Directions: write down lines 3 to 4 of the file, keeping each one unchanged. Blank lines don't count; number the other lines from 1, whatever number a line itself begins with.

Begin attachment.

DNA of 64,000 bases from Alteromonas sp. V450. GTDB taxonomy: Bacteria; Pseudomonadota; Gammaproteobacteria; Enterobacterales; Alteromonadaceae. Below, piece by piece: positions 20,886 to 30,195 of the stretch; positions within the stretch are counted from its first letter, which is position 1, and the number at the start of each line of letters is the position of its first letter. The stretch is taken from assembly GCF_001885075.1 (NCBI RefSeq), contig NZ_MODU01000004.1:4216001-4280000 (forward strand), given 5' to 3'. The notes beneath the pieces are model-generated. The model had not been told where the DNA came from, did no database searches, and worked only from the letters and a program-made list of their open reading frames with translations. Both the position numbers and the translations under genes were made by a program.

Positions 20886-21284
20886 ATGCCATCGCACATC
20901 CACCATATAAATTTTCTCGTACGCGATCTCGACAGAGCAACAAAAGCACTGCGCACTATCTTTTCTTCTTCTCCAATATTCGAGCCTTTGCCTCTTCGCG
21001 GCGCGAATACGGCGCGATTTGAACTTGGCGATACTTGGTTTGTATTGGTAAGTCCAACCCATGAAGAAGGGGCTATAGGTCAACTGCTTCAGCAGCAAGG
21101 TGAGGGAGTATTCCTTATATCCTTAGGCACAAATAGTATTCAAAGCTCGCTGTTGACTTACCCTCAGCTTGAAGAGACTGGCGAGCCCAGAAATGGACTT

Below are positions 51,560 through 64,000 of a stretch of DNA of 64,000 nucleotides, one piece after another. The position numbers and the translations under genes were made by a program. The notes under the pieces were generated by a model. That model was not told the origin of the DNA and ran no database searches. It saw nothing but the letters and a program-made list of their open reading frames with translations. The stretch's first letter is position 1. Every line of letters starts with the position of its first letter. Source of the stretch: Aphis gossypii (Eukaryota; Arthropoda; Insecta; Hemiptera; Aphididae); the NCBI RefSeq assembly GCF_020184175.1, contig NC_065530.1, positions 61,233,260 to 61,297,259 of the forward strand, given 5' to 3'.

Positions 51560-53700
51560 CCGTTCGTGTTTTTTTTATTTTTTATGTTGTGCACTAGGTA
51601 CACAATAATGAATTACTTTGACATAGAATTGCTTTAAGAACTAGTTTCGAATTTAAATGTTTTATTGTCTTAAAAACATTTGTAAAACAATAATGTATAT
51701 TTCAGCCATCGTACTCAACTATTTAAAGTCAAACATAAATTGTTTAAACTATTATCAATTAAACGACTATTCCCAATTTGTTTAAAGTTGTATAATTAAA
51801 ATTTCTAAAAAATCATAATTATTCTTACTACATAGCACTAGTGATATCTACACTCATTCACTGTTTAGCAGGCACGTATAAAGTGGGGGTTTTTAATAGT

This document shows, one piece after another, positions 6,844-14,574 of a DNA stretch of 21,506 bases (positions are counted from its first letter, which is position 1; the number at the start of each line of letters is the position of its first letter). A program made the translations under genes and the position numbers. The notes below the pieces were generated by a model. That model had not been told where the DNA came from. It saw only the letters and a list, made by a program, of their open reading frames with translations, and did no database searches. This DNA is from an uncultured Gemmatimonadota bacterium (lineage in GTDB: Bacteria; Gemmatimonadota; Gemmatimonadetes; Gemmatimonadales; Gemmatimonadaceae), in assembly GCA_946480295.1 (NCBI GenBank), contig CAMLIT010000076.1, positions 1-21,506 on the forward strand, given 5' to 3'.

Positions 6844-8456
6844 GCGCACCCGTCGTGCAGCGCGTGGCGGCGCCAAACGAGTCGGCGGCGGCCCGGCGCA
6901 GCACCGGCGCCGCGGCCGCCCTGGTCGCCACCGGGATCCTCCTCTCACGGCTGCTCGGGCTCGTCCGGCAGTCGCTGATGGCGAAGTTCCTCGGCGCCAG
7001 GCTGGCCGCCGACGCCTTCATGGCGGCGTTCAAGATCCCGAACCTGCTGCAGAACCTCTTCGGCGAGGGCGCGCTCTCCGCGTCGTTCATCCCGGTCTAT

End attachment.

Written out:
20886 ATGCCATCGCACATC
20901 CACCATATAAATTTTCTCGTACGCGATCTCGACAGAGCAACAAAAGCACTGCGCACTATCTTTTCTTCTTCTCCAATATTCGAGCCTTTGCCTCTTCGCG